Mother yelled from downstairs and wanted to know what was so funny.
“I found the cricket,” I said.
“Where is it?” she asked.
“It’s on the ceiling but it’s not a cricket. However it is dying.”
“So, what is it?”
“The battery in the smoke alarm.”
(Just for reference, eventually I did google crickets and the life span of an adult cricket is three months.)
Wednesday, April 12, 2017
The scientists were stunned. The planet was much older than they could ever have imagined. There was much discussion on whether to release the information to the public.
“Command Center will protest vehemently,” said one.
“But we mustn’t let them interfere,” said another. “They have prevented too much from being known.”
“For the time being, until we can figure out just what this discovery means, I think we should keep this to ourselves. When we can definitely pinpoint the origin of these things and what they mean, then we owe it to the people to inform them,” said a third scientist.
The argument progressed for a while but ended with a consensus that the discovery and meaning of the strange black objects should be kept secret among themselves until they figured out what they really meant.
The archaeologist who had discovered the objects in a dig on this remote spot of the planet was called in and informed of the decision. He immediately agreed not only with the decision but also to work with the other scientists to discover just what the significance of the black things were to an ancient civilization. Carbon dating had confirmed that the objects were over 500,000 years old. No one had ever imagined that human beings had lived so long ago, if, that is, human beings had indeed created such objects. Yet, what other kind of being could have done so?
The archaeologist, Pacquer Dymshi, went to his quarters in the scientific compound and studied the pictures he had taken of the objects, which were stored in a locked, climate-controlled, subterranean room. The bigger object had a square window and strange configurations below it. The window was dark and didn’t open onto anything. That an ancient civilization could have built something so sophisticated was mind-boggling. But the carbon tests had proved conclusive—they had tested over and over again. There were lines leading from the big object to the small one and a very strange tail-like appendage hanging loose from the big one. Pacquer thought he knew what the lines and tail meant but that, too, was incomprehensible. If human beings had lived on this planet 500,000 years ago, how had they had the sophistication to develop such an idea? Surely, any human from that period of time would have been more animal than human.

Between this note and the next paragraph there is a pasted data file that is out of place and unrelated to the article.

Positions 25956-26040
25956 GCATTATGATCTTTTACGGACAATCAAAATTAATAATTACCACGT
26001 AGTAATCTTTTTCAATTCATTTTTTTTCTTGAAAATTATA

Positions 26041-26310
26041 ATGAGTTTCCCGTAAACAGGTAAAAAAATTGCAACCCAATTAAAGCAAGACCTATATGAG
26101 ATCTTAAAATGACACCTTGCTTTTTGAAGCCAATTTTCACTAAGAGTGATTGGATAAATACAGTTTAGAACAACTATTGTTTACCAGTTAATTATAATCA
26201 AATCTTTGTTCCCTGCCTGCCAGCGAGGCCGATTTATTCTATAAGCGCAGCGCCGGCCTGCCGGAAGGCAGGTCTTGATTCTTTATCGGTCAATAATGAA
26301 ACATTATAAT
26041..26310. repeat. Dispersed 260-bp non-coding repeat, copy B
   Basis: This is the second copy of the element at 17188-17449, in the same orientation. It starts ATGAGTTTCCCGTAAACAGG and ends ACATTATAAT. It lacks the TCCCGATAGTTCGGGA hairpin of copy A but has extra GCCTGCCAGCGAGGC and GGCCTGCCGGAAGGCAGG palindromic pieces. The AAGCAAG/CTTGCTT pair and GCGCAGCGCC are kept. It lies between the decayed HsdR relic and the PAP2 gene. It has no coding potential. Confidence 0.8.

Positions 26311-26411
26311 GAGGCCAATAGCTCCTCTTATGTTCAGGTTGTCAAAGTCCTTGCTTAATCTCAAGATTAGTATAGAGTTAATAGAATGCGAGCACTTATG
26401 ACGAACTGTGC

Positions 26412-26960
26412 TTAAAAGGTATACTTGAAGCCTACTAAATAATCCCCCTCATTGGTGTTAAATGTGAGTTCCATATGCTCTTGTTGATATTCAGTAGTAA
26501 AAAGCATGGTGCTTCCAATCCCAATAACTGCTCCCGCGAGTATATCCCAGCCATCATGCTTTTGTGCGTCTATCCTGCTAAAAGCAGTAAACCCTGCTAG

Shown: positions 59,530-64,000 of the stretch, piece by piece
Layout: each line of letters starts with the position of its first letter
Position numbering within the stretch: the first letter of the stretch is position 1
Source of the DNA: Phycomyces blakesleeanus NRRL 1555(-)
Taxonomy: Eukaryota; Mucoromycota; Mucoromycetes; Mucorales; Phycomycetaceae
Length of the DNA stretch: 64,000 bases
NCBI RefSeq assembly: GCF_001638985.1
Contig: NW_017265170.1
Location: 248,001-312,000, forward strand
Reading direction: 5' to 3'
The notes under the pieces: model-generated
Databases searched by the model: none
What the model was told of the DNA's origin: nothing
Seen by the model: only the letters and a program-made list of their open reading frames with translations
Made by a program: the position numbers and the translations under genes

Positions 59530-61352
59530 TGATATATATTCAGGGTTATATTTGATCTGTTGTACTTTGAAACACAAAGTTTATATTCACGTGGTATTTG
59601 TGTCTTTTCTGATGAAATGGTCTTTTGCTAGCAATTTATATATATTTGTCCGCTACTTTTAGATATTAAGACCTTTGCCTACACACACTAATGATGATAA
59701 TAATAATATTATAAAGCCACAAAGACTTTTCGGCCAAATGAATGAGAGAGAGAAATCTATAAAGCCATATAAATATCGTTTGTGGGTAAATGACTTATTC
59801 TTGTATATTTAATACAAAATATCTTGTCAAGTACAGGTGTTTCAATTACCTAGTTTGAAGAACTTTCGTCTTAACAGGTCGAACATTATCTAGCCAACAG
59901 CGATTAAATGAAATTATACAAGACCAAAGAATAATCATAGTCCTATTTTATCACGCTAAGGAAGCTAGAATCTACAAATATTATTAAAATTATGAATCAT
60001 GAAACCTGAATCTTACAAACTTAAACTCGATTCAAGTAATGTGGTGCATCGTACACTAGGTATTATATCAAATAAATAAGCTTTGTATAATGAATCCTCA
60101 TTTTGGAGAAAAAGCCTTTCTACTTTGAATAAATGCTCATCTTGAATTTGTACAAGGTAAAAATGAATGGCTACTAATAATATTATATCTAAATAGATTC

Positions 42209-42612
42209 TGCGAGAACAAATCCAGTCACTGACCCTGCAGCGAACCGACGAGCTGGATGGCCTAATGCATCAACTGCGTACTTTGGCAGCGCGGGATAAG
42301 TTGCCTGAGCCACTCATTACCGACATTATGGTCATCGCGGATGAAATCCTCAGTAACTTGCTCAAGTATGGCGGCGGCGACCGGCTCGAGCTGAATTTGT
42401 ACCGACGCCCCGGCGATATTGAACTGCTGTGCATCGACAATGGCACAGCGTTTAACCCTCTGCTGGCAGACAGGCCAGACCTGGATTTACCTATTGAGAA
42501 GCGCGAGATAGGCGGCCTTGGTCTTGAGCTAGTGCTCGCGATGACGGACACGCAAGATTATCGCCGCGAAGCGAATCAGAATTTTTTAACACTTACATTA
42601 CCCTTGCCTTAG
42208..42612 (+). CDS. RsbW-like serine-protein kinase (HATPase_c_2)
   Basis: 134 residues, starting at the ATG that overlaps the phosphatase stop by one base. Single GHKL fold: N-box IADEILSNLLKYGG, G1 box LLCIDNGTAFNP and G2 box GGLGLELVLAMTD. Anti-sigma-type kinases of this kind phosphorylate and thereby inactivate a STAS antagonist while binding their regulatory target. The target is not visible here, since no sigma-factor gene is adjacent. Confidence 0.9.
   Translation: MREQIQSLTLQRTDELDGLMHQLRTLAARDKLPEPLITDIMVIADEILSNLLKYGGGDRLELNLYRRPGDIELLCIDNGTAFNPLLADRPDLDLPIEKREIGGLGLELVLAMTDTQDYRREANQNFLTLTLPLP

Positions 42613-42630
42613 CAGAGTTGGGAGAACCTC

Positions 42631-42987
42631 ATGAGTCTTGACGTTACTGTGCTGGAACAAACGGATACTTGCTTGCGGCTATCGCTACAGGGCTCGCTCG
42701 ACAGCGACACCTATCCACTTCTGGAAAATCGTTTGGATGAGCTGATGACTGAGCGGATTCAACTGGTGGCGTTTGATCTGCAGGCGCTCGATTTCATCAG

The other scientists soon summoned Pacquer to the subterranean room and a more extensive examination began, under the tightest security. Their secret must not be revealed too soon. There had to be a gradual public instruction regarding the discovery, preferably from the command center chief, who could persuade the less educated populace to believe him and only him, whenever a scientific discovery clashed with their beliefs.
The scientists had to tread very carefully in order to acquire and maintain the funding that they so desperately needed from command center.
Pacquer soon discovered that his theory regarding the tail and the connecting lines was correct and this led to even more astonishment at the breadth and width of the accomplishments of a people who should have been very primitive. Soon he and the other scientists were working the configurations and to their utter amazement the window soon revealed pictures of a civilization beyond belief. In fact there seemed to be a mixture of civilizations with people and even strange looking animals of all ages and both genders dressed in strange varieties of clothing. The hardest thing, and perhaps the most important, was deciphering the language of these ancient peoples. They finally settled on words that were repeated over and over, which seemed to be the main focus of the beings in the black object.